…please drop a line and let us know. We found no connection whatsoever or referrence to the Beach.
Here’s the site: Mazobeachnews.com Weird…
This video is popping up everywhere, you may have seen it. Part of the problem with a presentation like this is that it makes the beach appear very attractive and may tend to draw too many visitors. On the other hand, it can show how harmless our lifestyle is and encourage more people to try it. When is too much publicity too much publicity? At least it’s a very positive depiction. Produced by The Friends of San Onofre Beach.
Welcome to Friends of Mazo Beach!
It’s not an accident that all this happens, it’s the concerted efforts of some devoted individuals who lobby, cajole, and persuade those in power to allow Mazo Beach to continue to exist. That, and the help of all of those who use the beach also contribute.
Part of that job is to help keep the highway near the beach cleared of litter. Of course, it’s not our litter because beachgoers would never do that, but it’s good PR and, makes the area nicer for everyone.
So,consider spending a part of your day helping out and maybe making some new friends. Stop by and pick some litter. It’s fun, really! But, sigh, you have to wear clothes…
(By the way, the previous text is supplied by your friendly webmaster who has never so much as lifted a finger on behalf of FOMB other than administering this site. The hard-working members of FOMB deserve all the credit!)
FINAL 2008 FRIENDS OF MAZO BEACH ADOPT-A-HIGHWAY ROAD CLEANUP
Saturday, September 27th, 10am
Join the Talkin’ Trash Team in the main parking lot
RSVP if possible – Bring: gloves, good shoes
Then it’s on to Culver’s for prizes and treats as usual
Rain date: Sunday, September 28th, 10am
For more details contact: email@example.com 608-798-1954
Barring unforeseen circumstances, this will be the last water quality report. It appears that things are much better but reasonable caution is advised.
MAZO BEACH WATER QUALITY REPORT AS OF AUGUST 1, 2008:
Water quality in the Lower Wisconsin River is not routinely monitored by any agency, but the consensus of the current quality of the water in the Mazo Beach area from the Dane County Health Department, Sauk County Health Department, and the Wisconsin Department of Natural Resources is as follows:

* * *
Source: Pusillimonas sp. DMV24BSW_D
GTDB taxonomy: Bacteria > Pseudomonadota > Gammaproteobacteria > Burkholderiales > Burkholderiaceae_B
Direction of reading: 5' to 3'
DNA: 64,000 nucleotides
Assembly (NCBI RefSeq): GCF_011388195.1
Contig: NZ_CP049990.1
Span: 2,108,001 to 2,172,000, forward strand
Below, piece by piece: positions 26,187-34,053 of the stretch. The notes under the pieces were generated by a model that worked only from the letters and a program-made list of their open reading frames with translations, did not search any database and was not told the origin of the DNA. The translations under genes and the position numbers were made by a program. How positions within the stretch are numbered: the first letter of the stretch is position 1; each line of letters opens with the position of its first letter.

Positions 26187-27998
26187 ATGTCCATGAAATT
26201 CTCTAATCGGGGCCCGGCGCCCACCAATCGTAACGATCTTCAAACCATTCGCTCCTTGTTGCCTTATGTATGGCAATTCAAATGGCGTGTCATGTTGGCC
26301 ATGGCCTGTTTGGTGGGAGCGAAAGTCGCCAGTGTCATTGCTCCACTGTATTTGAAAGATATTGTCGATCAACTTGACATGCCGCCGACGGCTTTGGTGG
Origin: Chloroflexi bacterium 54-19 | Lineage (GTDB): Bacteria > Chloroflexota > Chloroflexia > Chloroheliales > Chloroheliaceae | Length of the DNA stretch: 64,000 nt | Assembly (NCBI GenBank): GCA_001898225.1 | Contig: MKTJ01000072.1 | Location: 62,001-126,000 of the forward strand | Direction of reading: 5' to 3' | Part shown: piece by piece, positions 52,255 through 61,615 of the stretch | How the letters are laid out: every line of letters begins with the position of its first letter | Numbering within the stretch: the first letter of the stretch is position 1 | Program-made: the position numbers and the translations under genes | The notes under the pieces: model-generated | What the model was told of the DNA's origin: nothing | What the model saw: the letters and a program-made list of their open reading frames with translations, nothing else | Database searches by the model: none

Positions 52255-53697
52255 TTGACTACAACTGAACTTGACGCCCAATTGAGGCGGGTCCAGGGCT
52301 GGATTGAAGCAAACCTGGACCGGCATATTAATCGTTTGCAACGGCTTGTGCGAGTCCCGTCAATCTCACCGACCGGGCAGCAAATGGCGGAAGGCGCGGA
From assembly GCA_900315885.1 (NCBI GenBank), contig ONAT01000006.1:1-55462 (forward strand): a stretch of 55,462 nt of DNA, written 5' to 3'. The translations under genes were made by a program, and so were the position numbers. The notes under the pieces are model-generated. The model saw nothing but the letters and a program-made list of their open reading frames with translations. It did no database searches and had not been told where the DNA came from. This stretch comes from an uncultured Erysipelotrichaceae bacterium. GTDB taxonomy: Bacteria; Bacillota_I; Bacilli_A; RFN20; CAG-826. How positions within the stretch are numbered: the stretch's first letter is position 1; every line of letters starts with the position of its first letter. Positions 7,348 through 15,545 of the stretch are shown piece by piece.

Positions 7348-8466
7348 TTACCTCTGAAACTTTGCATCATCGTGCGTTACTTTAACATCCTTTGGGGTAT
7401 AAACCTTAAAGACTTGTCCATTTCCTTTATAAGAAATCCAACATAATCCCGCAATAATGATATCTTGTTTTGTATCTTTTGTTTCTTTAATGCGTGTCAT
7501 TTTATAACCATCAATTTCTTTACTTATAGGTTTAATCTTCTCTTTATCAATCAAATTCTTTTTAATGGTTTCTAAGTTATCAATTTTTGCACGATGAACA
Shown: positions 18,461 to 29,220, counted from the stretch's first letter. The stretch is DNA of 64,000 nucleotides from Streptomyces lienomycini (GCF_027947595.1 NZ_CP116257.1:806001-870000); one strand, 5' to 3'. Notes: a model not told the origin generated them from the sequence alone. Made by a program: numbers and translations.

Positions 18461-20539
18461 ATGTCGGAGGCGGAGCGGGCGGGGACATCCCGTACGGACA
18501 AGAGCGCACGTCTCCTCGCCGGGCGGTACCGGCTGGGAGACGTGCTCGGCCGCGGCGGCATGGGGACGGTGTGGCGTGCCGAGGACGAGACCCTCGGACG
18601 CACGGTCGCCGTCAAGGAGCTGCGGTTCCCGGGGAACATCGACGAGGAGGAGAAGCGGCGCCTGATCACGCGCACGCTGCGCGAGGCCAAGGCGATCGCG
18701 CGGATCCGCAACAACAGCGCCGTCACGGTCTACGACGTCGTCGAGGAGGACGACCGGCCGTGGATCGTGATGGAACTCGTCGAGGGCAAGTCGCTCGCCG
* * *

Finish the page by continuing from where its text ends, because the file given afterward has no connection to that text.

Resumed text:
Some of the beaches in the area are closed due to high blue-green algae counts. A number of beach people have expressed a concern of the increase of the algae seen in the river water this past week. In general, being a flowing body of water, it is safe using the following precautions as long as you stay out of low water flow areas. For more information specifically on blue-green algae, go to: dnr.wi.gov/lakes/bluegreenalgae
In general, river water quality is much improved this past month (see Current Status of Wisconsin River Water Contamination posted on July 5, 2008.)
Presently, (as of August 1st) the levels of bacterial, viral, parasitic, chemical and waste contaminants have decreased substantially, but the river is not back to normal levels yet. Rain will continue to help “flush” the contaminants from the river, and the sun will continue to help “bake” the bacteria out of the sand.
For the present time, the following is suggested regarding river and beach usage to minimize risk to your health and safety –
People should determine their own level of risk of using the beach and river.
Children younger than age 5, the elderly and people with pre-existing health conditions are most at risk, according to the US Centers for Disease Control and Prevention
Most of the bacteria has been baked out of the surface sand on the beach.
Try to keep your dogs out of the river, because they tend to drink the water.
Bring extra water for your dogs for now.
Have your tetanus shots up to date.
Keep your head above water level.
Wash off any food dropped on the beach or in the river with clean water before eating it.
It is a good idea to bring and use Purell or some other sanitizer (for cleaning hands before eating or cleaning cuts and scrapes.)
Shower and shampoo as soon as possible after leaving the river.
Best to not enter the river if you have existing wounds.
If you receive a cut or scrape, rinse it with non-river water and apply peroxide or antibiotic ointment as soon as possible.
Be cautious when using watercraft or wading in the river, being aware that although the river level is down, there is an increase in unstable sands and uprooted trees and other
In general, have a good time – just use a little common sense.
Note: All of this year’s water reports will removed from FOMB at the end of the season, both to minimize clutter and to avoid confusion next summer.